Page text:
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Welcome To Atlanta: The Falcons, Hip-Hop And Culture

Down through the years, the mega metropolis of the South has been an eyewitness to major historical and cultural events.

Down through the years, the mega metropolis of the South has been an eyewitness to major historical and cultural events. Among the highlights which expanded beyond the local limits: Union Gen. William Sherman setting the city on fire during his March to the Sea in 1864. A Baptist minister named Martin preaching of a revolution from his pulpit during the 1960s.

Artists such as Jermaine Dupri, TLC, Xscape, OutKast and Usher spearheading an emerging music scene in the 1990s, reminiscent of the Motown sound, which spawned a new dialect, groove and fashion sense.

On the sports landscape, the ATL has produced some marquee home-grown athletes such as Bobby Jones, Evander Holyfield and Cam Newton just to name a few.

Sports are a standard of Southern culture, but on a national level, Atlanta was labeled as a bad sports city due to the fickle fan base. More times than not, the home venues for the Falcons, Braves and Hawks have seen their share of empty seats. The city has also lost, gained and lost two NHL franchises since 1980. While some elements of the national court of public opinion have merit, true loyalists know theres no denying the pro teams deep-rooted bond with the community.


Perhaps no other team personifies this connection better than the Atlanta Falcons.


From the plethora of Steve Bartkowski No. 10 jerseys flooding the stands at the old Fulton-County Stadium in the mid-to-late the 1970s through the early 80s, to the popular chants of #RiseUp and #Brotherhood, the Dirty Birds embody all the elements of player-fan interaction.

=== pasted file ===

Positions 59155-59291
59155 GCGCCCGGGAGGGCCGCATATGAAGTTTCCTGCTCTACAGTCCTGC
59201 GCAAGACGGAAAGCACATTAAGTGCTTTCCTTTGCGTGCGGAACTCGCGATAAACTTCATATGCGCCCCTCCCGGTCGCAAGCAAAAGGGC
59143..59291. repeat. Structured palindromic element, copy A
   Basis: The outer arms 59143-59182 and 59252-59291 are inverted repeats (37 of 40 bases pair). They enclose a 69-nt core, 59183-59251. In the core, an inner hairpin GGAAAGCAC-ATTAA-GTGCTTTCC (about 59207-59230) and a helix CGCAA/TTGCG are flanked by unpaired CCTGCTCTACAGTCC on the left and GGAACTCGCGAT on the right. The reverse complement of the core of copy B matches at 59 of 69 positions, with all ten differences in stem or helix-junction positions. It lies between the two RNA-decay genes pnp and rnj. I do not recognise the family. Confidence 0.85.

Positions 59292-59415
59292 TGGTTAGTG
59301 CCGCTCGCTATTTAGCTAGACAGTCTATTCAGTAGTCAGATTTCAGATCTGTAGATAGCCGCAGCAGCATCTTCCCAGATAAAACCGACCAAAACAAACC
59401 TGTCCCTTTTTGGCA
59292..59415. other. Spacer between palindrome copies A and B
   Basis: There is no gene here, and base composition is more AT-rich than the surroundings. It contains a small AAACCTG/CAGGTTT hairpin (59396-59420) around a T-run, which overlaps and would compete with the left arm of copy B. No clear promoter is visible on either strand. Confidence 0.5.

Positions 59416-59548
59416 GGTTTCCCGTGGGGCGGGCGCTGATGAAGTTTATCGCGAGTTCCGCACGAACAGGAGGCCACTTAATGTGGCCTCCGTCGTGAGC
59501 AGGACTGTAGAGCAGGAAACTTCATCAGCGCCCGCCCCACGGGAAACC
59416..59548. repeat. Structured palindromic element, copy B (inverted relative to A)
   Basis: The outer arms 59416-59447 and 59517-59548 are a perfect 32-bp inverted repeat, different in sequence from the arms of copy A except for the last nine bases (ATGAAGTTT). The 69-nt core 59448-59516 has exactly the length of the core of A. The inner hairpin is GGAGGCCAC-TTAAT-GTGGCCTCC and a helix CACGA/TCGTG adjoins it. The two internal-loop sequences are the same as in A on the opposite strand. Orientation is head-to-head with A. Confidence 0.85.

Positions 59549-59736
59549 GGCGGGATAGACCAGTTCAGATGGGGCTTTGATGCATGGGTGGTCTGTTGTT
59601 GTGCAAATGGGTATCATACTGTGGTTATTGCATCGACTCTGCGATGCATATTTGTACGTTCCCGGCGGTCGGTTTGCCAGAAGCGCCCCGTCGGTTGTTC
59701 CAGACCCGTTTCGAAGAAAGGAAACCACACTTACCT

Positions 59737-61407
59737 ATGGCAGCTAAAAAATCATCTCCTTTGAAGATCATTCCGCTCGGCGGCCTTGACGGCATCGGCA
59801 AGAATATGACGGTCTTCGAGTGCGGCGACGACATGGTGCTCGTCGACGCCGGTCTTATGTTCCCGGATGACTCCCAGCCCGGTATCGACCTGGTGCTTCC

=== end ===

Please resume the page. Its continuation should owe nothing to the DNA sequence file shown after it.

The competition on the field was lackluster after Bartkowskis heyday, but as Hip-Hops Golden Era began to pick up steam in the late 1980s and early 90s as a force in pop culture, the vibe of the genre also served as a bridge to unite the team and city.

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While there was a boatload of players jamming to the likes of Run-DMC, L.L. Cool J, Eric B. & Rakim, KRS-One, 2 Live Crew and N.W.A., the teammate who stood as the poster child of Hip-Hop culture and sports was Deion Sanders.


Prime Time rocked thick gold rope chains like Rakim, Slick Rick and L.L. He played with the flair of a Whodini show and had an army of women in his circle that rivaled the video vixens/stage dancers with 2 Live Crew.

He talked the talk and walked the walk as a two-sport athlete playing Major League Baseball, first for the Yankees and then with the Braves.


From his rookie year in 1989 until his final down in a Falcons jersey on Jan. 2, 1994, Prime Time was the most popular player on the team. For some, he stood as the unofficial mayor of Atlanta. He was a personal V.I.P. section in the club, rolling deep with the heavyweight stars of the day. One of his B.F.F.s during this period was M.C. Hammer. The Oakland-based rapper topped the charts with his 1990s pop-rap crossover hit, Please Hammer, Dont Hurt Em. He followed that up with another mega-selling album, Too Legit to Quit in 1991.

The albums lead single, Too Legit to Quit, became the anthem for the Falcons playoff run in 1991. From southwest Atlanta all the way up to Suwanee in suburban Gwinnett County, Falcons fans were dancing and making the hand gesture while screaming the chorus, too legit to quit.

This buzz later inspired Sanders, who was now with the San Francisco 49ers, to drop an album of his own in 1994 dubbed, Prime Time. This forgettable CD produced one single, Must Be The Money. Fortunately, Sanders music career came and went as fast as he returned punts for touchdowns.